The RMS Titanic set sail on April 10, 1912, from Southampton, England. The ship was headed to New York. It encountered an iceberg and sank on April 15, 1912. It is believed the iceberg caused the ship to crash. However, there are also other theories about what caused the demise of the RMS Titanic.
Passengers from Around the World
The maiden voyage of the RMS Titanic had a very diverse roster of passengers. The people on board came from 44 countries. The ship was the largest steamship ever created. There was much publicity when the ship was about to sail off on its first journey on April 10, 1912.
Then the morning after the crash, only wreckage was left of the RMS Titanic. It still seems shocking that such a large ship could be destroyed so rapidly. And now it is 99 years since the RMS Titanic sailed off on its maiden voyage that ended in catastrophe, notes Brainy History.
The short-lived journey of the RMS Titanic and its sinking still hold much mystery. Many lives were lost. The survivors had many tales to tell about the final moments of the time aboard the ship.
An SOS Message
It seems when the ship first hit the iceberg it was not immediately known how serious the damage was. A worker aboard the ship, Harold Bride, was in the room while an SOS message was sent out. They were making jokes at the time. Either it was just dark humor or they did not realize the ship would sink.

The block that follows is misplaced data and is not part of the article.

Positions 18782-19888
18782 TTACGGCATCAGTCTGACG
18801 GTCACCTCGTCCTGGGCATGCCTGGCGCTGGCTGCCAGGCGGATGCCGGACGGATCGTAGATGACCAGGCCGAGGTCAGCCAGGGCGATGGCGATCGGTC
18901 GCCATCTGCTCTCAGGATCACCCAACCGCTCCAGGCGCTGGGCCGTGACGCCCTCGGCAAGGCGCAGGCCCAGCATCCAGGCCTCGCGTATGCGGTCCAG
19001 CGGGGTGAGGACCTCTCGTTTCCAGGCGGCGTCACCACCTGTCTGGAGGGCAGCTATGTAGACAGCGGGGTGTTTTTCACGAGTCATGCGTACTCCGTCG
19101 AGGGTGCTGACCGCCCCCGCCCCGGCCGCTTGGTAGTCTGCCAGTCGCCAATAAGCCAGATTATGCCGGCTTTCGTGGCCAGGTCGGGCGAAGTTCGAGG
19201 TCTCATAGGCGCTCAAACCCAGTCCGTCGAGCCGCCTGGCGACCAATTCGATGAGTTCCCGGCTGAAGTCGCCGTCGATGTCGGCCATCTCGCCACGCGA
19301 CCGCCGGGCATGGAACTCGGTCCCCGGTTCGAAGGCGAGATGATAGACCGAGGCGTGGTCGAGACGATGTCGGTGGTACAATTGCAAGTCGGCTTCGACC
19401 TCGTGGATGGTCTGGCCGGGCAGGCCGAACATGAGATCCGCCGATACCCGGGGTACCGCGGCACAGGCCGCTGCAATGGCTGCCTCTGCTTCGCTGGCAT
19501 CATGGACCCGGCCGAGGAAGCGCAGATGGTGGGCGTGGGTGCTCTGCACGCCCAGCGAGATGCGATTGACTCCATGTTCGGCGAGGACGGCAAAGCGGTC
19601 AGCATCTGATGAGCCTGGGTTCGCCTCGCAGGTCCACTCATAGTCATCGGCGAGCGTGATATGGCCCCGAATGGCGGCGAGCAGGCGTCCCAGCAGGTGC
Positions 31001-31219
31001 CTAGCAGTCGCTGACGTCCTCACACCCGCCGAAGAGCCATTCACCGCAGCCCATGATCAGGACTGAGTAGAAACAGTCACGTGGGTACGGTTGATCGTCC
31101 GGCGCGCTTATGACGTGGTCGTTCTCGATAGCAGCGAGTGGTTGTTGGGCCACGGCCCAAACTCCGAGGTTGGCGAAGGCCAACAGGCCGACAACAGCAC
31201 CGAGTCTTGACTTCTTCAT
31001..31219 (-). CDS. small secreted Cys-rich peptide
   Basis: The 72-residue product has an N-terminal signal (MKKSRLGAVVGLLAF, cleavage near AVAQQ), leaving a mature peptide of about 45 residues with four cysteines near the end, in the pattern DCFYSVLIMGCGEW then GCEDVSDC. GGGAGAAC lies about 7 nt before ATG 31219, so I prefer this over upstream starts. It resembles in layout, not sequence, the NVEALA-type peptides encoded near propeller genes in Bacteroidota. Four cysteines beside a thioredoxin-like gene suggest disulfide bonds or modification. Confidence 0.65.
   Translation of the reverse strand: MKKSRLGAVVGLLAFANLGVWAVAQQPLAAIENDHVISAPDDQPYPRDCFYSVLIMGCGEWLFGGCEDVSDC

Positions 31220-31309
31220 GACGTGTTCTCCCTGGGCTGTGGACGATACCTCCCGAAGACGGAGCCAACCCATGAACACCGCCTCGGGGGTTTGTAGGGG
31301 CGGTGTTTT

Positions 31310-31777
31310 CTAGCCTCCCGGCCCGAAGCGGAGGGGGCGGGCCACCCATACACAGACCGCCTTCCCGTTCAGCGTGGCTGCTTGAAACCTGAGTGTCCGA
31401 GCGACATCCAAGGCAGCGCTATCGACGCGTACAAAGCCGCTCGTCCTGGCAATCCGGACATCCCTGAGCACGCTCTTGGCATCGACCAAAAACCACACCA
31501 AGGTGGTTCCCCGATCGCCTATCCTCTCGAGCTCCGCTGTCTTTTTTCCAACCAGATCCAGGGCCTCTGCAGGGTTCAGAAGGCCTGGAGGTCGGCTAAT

The worker survived the sinking of the RMS Titanic, although he spent some time in the sea. He later told the New York Times that soon though the captain told the workers to leave their posts “Men, you have done your full duty. You can do no more. Abandon your cabin. Now it’s every man for himself. You look out for yourselves. I release you.” To read the full article go here.
Historical Articles about the RMS Titanic
To see the article from the New York Times in 1912 that described the news that the RMS Titanic had hit an iceberg and was in crisis, go here. To read about some of the well-known people aboard the RMS Titanic, including Col. Jacob Astor of New York, go to an archive article from the New York Times, go here.
Also, some of the female passengers who survived the sinking of the RMS Titanic wrote about their experiences. To read about Elizabeth Shutes’ experiences of leaving the ship via a lifeboat, go here.
Since the demise of the RMS Titanic, ocean bound ships are much safer. Ocean travel still has an exotic feel. The seas are magnificent and beautiful. They hold secrets too, of voyages never completed and lives lost.
The RMS Titanic on Twitter
To learn more about the Titanic and its place in history follow @RMS_Titanic_Inc on Twitter, go here. This Twitter feed is full of interesting facts about the Titanic.
New York Times
New York Times
RMS Titanic on Twitter
Eyewitness to History
New York Times